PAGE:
Write a short thank-you note to someone you have not yet thanked and would like to acknowledge. (We encourage you to share this note with that person, if possible, and reflect on the experience!) (150-200 words)
Identify a meaningful person: Start by thinking about who you want to thank. This could be anyone from a teacher who has influenced your academic career to a family member who has supported you, a friend who has been there for you during challenging times, or even someone you barely know but who has unexpectedly helped you or made a significant impact on your life. This is a good opportunity to give the admissions committee some insight into the meaningful relationships in your life.
Be Personal and Sincere: The note should be written from the heart. Authenticity is essential. Ensure that the essay communicates your gratitude sincerely and explains clearly the reasons behind your acknowledgment. Highlighting how the relationship has affected you positively is a good way to demonstrate maturity and introspection.
Reflect on the experience: After writing your thank-you note, spend a few lines reflecting on the experience. What has it taught you? How has it affected your perspective or actions? Have you learned something about gratitude, empathy, or connection? Try to tie this reflection back to your personal growth and development.
Stay within the word limit: Stick to 150-200 words, and ensure every word adds value to your message. The thank-you note should be concise, clear, and impactful.
Polish your writing: Even though this prompt may seem less formal than others, you still need to write professionally and coherently. Proofread your work for grammar and spelling mistakes.
I wanted to express my heartfelt thanks for the example you have set for me. Your work organizing voiceless residents of your retirement community towards productive action in the family council is the roadmap for bettering my community. Your committed work paved a path that I will always follow.
You’ve taught me the essence of advocacy, not just through your unquestioning support of me, but by showing what it means to work for the community. I hope to handle the obstacles of life with the grace, resilience, and unwavering conviction that you embody every day.
In the 1940’s, when you were not much older than I am now, you decided to dedicate your young adulthood to educating Japanese children in the face of internment and unimaginable bigotry. Your example showed me that—then as now—people young and old are capable of affecting immense change. Your courage is what I aspire to.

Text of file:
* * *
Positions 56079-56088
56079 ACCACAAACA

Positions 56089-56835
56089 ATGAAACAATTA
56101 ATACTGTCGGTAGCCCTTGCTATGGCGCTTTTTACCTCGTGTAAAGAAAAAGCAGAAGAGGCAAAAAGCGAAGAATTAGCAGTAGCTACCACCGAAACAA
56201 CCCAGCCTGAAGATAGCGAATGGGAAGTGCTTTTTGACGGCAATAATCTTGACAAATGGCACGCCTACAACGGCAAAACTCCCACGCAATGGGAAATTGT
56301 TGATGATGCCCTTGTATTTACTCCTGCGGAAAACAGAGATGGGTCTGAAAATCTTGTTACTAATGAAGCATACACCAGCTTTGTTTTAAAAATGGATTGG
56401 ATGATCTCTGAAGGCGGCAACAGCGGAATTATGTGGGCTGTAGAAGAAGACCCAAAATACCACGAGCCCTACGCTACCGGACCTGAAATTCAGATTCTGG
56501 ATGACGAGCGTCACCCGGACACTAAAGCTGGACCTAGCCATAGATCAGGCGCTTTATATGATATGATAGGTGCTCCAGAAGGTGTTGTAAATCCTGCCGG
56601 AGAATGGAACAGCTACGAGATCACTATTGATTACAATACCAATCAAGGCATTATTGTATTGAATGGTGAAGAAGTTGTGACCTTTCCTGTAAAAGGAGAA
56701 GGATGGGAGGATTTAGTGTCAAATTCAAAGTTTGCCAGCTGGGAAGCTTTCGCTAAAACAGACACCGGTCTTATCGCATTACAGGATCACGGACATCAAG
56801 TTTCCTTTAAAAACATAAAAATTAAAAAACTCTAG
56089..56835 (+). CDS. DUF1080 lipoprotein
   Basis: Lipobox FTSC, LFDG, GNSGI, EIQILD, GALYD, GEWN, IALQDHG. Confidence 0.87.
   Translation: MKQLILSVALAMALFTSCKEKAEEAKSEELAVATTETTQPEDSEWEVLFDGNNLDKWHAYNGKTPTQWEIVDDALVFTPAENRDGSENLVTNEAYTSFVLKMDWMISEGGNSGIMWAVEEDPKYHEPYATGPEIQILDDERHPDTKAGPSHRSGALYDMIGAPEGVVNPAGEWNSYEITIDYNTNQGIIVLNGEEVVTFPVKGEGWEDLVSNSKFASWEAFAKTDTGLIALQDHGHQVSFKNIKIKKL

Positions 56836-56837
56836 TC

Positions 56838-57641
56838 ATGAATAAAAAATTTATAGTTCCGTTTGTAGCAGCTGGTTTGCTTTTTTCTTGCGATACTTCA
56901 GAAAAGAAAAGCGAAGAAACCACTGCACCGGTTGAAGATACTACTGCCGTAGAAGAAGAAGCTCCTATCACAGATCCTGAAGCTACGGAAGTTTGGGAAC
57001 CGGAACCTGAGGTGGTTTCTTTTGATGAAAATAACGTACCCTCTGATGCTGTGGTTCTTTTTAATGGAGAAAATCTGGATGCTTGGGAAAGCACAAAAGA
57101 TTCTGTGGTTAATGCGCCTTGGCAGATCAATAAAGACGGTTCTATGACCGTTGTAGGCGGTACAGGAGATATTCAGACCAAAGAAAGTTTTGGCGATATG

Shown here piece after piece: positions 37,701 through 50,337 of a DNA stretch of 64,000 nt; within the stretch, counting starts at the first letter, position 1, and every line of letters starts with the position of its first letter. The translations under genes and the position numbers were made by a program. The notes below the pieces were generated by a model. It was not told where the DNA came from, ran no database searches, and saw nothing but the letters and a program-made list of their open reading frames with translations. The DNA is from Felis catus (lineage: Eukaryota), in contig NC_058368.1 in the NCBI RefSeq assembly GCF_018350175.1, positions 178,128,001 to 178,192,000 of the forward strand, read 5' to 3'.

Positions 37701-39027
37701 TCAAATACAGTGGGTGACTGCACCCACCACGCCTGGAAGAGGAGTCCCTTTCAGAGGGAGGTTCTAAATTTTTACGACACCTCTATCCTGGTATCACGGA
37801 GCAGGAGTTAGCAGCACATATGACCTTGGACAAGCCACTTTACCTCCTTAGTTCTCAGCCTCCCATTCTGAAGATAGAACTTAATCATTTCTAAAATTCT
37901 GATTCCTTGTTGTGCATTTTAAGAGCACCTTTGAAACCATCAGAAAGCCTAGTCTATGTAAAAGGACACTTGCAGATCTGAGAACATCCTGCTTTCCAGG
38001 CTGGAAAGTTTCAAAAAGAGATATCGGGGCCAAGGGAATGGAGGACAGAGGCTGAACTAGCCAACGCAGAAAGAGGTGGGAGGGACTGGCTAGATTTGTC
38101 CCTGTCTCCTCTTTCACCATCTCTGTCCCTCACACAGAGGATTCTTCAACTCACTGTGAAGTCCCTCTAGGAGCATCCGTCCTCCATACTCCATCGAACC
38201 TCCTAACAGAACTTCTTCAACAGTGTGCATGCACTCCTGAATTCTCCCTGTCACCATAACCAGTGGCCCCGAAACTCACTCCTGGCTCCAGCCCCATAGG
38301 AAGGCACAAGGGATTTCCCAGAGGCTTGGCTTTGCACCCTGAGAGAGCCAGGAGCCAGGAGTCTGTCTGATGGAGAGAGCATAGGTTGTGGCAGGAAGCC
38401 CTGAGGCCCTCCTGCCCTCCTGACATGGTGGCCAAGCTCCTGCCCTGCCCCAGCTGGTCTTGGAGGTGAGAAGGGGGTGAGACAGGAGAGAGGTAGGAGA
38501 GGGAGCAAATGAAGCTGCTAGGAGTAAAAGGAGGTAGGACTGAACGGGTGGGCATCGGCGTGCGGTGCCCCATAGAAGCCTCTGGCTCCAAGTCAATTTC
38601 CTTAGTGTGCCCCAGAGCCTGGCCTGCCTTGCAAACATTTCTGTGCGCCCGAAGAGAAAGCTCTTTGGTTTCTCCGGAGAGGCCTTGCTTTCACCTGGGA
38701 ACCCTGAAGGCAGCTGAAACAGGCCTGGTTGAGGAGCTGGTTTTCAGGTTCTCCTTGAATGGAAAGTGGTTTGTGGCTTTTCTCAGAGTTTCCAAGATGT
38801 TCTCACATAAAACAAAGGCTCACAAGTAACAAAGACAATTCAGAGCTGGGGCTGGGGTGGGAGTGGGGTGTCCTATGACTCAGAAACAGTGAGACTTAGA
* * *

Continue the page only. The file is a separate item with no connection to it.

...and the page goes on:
In our long rambling conversations about my world and yours, I’ve learned that empathy, gratitude, and connection are not just virtues, but guiding principles. Thank you for being an extraordinary example of strength and for teaching me to stand up for what is right.
Your loving grandson,
How will you explore community at Penn? Consider how Penn will help shape your perspective, and how your experiences and perspective will help shape Penn. (150-200 words)
Research the Penn Community: Penn offers a lot of unique opportunities and programs—from academic and research communities to cultural and interest-based groups. Many of these groups are pre-professional and provide unparalleled opportunities for experiential learning. Show that you’ve done your homework by mentioning specific aspects of the Penn community that align with your interests and values.
Clarify your interests and goals: Clearly articulate what you are interested in and how you plan to pursue these interests at Penn. This might be specific courses, extracurricular activities, research opportunities, clubs, or community service projects. It is crucial that your writing is as specific as possible. Broad generalities will not fly in this essay.
Demonstrate Contribution: Universities value students who not only take advantage of opportunities but also contribute to the campus community. Show how your unique experiences and perspectives will enrich the Penn community. It could be a unique cultural background, personal experiences, skills, or interests you will bring to the table.